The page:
How Does Free to Air Satellite Work?

by Quinten Plummer

The Satellites

Free to air satellites (FTA) require no subscription, unlike premium satellite services. The signals are unencrypted. Televisions stations beam their programming via radio waves to satellites orbiting the earth. The satellites orbit the earth, moving at the same speed as the earth. So on the ground, the satellites seem like stationary objects--and satellite dishes can "lock on" to them. When the satellites receive the signals, they beam them down towards earth.

The Signals

The radio signals contains the raw data that makes up the audio and video being sent from the television station. Unlike the signals from pay services, like Dish Network and Direct TV, the signal from FTA satellites isn't scrambled. Pay satellite services are like cable companies, in that they buy premium programming from networks and encrypt the signal so that you have to subscribe to their services to use their signal. FTA is more like using an antenna to find unencrypted stations.

The Dish

The curved dish directs the signal to the LNB receptor, positioned over the center of the dish. The dish must have a clear path to the satellite without any obstructions like trees or buildings. The dish receives the signal at the LNB, strengthens it, and then passes it along to the receiver.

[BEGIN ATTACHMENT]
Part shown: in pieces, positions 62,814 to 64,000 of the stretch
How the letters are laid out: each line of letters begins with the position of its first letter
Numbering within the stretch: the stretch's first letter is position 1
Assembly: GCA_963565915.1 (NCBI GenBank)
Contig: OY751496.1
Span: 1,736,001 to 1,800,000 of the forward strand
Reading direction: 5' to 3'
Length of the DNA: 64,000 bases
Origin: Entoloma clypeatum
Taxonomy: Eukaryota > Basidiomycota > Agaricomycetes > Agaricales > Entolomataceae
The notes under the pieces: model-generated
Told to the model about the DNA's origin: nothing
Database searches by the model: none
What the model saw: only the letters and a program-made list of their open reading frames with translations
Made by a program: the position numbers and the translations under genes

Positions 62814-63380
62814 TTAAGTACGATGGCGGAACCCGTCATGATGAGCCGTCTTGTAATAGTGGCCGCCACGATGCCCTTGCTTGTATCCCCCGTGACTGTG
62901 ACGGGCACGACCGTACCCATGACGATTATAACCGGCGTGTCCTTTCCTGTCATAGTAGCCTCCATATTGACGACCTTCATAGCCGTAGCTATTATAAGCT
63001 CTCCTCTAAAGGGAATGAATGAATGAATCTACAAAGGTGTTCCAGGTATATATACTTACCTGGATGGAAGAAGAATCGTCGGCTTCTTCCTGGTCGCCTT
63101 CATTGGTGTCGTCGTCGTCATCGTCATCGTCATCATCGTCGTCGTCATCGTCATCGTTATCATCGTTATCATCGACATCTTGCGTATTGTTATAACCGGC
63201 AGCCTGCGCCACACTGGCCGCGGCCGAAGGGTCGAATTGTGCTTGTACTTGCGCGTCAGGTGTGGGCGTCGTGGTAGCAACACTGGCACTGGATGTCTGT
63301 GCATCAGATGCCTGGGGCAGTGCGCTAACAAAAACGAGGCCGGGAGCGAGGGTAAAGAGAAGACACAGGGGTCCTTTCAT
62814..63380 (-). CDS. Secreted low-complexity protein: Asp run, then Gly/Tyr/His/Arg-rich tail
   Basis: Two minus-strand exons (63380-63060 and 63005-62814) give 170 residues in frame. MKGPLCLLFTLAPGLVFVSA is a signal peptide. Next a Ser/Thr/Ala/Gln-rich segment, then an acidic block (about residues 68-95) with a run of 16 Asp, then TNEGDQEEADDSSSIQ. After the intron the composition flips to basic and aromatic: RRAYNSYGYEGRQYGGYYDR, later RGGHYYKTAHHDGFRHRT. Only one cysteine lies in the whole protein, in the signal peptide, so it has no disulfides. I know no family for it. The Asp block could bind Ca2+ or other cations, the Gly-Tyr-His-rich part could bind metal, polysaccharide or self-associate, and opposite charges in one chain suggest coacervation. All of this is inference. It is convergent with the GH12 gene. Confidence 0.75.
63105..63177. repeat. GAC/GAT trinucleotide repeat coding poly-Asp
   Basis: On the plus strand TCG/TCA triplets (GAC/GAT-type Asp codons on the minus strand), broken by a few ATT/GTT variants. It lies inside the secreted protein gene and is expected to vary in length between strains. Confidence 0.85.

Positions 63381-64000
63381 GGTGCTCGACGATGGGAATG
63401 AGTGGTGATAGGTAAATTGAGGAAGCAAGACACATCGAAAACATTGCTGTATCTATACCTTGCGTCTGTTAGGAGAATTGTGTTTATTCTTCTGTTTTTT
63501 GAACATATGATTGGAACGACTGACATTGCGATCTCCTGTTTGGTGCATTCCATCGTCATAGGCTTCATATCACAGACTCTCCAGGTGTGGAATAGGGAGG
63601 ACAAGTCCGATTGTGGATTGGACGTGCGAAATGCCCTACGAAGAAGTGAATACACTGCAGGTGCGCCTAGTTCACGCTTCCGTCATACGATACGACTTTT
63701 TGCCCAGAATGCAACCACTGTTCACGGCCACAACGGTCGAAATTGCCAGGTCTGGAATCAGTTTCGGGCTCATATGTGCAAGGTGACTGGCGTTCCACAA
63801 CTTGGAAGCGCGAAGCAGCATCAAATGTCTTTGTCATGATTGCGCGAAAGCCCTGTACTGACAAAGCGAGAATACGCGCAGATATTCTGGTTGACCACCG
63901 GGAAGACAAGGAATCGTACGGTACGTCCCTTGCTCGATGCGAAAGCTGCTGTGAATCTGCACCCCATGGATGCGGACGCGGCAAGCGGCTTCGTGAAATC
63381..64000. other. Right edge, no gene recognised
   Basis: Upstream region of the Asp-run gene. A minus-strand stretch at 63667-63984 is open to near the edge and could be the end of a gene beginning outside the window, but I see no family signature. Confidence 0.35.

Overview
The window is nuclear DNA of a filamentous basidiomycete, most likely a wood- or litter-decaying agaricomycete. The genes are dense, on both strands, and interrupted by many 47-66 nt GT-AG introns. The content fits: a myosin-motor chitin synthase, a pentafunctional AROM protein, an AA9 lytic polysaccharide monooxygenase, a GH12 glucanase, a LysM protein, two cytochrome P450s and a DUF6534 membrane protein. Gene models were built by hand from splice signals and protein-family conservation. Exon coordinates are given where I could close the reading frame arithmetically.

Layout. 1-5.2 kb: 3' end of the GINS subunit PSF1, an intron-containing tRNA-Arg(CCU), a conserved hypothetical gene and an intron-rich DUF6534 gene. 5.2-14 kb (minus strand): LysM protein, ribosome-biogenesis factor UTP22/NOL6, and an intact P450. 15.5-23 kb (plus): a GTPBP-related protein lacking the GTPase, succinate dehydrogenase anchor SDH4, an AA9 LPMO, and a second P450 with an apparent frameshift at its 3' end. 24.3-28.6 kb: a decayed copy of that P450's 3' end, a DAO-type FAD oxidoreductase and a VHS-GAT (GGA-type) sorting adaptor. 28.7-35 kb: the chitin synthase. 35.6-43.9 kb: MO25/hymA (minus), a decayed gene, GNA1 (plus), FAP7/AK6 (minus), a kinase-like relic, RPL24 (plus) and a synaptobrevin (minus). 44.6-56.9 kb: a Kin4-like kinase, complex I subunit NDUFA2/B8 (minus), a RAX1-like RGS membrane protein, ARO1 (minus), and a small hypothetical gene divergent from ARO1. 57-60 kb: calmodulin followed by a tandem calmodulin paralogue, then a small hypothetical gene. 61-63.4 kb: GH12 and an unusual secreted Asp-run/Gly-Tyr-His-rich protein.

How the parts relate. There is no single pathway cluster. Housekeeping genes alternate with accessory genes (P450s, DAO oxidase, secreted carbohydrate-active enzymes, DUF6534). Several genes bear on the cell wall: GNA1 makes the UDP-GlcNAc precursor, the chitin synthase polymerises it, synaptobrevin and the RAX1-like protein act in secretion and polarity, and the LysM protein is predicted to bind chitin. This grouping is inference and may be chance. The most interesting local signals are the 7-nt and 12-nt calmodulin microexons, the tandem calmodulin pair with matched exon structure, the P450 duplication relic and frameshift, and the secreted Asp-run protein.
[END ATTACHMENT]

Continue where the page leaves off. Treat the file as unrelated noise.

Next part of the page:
The Reciever

The receiver decodes the signal and performs any necessary decompression--most high definition channels are uncompressed. While FTA signals don't require a specific receiver, they do require that your receiver be compatible with the station's signal format--the most popular is MPEG-2 for video compression.

About the Author

Quinten Plummer began writing professionally in 2008. He has more than six years in the technology field including five years in retail electronics and a year in technical support. Plummer gained his experience in music by producing for various hip-hop acts and as lead guitarist for a band. He now works as a reporter for a daily newspaper.

Photo Credits

  • photo_camera http://commons.wikimedia.org/wiki/File:Sky_minidish.JPG, Maksim